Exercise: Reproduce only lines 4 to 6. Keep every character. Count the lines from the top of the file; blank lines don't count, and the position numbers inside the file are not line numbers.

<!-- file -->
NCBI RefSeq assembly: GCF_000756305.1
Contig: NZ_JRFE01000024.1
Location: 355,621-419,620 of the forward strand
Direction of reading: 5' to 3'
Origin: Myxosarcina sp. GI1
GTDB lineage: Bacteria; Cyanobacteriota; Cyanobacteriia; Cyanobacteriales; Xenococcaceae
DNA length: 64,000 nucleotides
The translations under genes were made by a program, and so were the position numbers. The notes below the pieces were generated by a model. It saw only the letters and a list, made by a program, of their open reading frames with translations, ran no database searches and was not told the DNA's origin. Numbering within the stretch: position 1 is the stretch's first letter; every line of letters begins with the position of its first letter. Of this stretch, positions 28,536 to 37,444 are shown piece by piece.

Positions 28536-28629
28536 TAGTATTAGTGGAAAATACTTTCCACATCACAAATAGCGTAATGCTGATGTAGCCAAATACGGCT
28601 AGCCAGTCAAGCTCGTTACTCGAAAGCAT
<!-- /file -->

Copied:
Direction of reading: 5' to 3'
Origin: Myxosarcina sp. GI1
GTDB lineage: Bacteria; Cyanobacteriota; Cyanobacteriia; Cyanobacteriales; Xenococcaceae